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83-Years-Old Japanese Yachtsman Breaks the Pacific Solo Crossing Record

Most of the sustainable initiatives of large transport companies pale in comparison to the power of personal example. The man who set the record for being the youngest person to sail on his own across the Pacific has now set the record for being the oldest person to do so, 60 years later.
Kenichi Horie became the oldest person to have completed a solo crossing of the Pacific on a sailing boat 6 photos
Kenichi HorieSuntory Mermaid IIISuntory Mermaid IIISuntory Mermaid IISuntory Mermaid II
Kenichi Horie is promoting eco-friendly, sustainable mobility in an impactful way. After his first record, at age 23, when he sailed from Japan to San Francisco, he has completed several other challenging voyages, including one on a boat made mostly of recycled whiskey barrels.

In March 2022, the 83-years-old set off on what was probably the most impressive of his endeavors so far. He was embarking on a 70-day trip that would cover 6,000 miles (9,656 km). This time, he would sail in reverse, from San Francisco to Japan. The Pacific crossing would be carried out on board Suntory Mermaid III, a yacht that’s only 20-foot-long (6 meters) and that was purpose-built for this trip.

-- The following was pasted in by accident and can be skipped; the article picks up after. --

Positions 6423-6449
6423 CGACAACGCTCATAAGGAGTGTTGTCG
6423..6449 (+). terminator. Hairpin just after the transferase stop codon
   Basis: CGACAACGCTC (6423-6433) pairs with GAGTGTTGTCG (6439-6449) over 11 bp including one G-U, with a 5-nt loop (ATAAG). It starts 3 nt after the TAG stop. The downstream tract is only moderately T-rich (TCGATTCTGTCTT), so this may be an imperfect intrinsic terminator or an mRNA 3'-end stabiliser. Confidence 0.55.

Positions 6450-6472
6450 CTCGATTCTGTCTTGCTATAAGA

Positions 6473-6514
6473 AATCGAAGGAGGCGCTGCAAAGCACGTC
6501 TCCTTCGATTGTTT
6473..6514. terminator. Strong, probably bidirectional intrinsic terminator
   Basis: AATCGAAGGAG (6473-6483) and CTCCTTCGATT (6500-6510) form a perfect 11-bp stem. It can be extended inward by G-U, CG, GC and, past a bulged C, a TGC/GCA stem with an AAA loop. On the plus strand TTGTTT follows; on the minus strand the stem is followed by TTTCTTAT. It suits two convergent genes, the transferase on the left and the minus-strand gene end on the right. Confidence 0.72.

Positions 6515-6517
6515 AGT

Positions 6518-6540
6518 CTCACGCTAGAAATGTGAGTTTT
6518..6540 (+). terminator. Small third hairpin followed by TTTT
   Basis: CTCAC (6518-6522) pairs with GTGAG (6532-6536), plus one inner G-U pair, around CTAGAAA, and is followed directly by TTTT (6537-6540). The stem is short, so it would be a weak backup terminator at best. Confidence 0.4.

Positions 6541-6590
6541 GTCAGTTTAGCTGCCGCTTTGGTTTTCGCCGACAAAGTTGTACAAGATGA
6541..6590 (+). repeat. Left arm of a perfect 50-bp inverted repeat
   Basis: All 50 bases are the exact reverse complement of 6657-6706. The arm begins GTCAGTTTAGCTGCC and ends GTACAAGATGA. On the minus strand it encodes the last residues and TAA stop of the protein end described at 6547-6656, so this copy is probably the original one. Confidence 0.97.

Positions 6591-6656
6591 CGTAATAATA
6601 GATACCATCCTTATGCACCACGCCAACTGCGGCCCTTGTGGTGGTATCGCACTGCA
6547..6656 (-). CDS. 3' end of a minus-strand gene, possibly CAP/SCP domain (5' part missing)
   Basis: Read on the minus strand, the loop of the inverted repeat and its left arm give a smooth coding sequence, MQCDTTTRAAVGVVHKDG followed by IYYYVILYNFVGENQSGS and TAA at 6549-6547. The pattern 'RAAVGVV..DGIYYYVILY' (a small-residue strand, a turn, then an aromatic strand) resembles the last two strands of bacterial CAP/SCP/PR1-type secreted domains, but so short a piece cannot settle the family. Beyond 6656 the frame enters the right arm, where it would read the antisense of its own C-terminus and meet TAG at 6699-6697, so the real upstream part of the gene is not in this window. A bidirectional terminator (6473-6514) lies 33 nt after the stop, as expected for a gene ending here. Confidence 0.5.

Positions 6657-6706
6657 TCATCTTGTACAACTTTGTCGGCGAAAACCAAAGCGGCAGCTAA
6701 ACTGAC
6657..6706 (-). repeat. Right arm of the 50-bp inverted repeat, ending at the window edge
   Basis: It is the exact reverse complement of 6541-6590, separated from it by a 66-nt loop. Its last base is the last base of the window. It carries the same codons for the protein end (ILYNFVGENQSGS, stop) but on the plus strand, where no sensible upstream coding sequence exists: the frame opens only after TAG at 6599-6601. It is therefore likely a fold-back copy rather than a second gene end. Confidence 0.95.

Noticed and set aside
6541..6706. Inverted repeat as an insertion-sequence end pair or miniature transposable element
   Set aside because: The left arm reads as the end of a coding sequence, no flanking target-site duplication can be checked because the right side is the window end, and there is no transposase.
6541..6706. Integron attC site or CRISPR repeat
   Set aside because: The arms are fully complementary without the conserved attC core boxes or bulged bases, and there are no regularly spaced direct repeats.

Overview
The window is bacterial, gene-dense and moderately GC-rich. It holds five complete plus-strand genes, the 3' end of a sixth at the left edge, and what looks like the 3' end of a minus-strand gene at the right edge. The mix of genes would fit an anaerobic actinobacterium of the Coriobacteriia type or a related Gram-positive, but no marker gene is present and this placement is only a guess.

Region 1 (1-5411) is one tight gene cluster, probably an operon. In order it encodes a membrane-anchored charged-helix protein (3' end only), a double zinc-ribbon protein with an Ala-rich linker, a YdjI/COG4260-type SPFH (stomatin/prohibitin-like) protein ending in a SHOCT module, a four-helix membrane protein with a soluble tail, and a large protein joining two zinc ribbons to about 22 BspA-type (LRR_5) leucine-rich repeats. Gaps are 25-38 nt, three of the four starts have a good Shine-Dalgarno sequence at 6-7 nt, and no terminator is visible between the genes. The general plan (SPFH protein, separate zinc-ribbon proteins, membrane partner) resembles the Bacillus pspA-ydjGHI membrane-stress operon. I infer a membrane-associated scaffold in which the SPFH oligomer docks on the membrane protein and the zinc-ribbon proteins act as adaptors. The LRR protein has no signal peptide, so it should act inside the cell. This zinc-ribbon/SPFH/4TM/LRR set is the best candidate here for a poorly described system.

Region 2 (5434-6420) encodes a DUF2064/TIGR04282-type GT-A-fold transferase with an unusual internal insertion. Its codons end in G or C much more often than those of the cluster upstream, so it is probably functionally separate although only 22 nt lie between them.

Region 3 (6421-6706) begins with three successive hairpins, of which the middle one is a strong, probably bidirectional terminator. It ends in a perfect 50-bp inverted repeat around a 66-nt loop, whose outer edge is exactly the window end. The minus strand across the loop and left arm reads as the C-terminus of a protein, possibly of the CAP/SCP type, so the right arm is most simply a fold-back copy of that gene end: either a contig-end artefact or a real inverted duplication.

Horie arrived in the Kii Strait off western Japan this Saturday, DW reports. He ended up covering a little over 5,000 miles during the two-month trip, officially becoming the world’s oldest person to have completed a solo crossing of the Pacific – another sailing record under Horie’s belt.

The Japanese yachtsman had no water-making system on board. Instead, Latitude38 reports that he carried 70 two-liters (0.5 gallons) bottles, plus a beer for each day. Also, when asked why he chose to sail from the U.S. to Japan this time, he explained that it would be warmer that way and that he wanted “to wear a T-shirt.”

According to Latitude38, this boat was much sturdier than the original Mermaid. It was cutter-rigged with two headsails, also sporting modern GPS navigation. Like the first two Suntory Mermaids, this one had no engine either and used just one solar panel for power. The previous version, Suntory Mermaid II, was made of recycled aluminum and used wave power to move forward, while the solar panel powered the boat’s electronics.

Kenichi Horie’s solo trip at age 83 not only makes a statement for eco-friendly sailing but is inspiring on a personal level.

 
 
 
 
 

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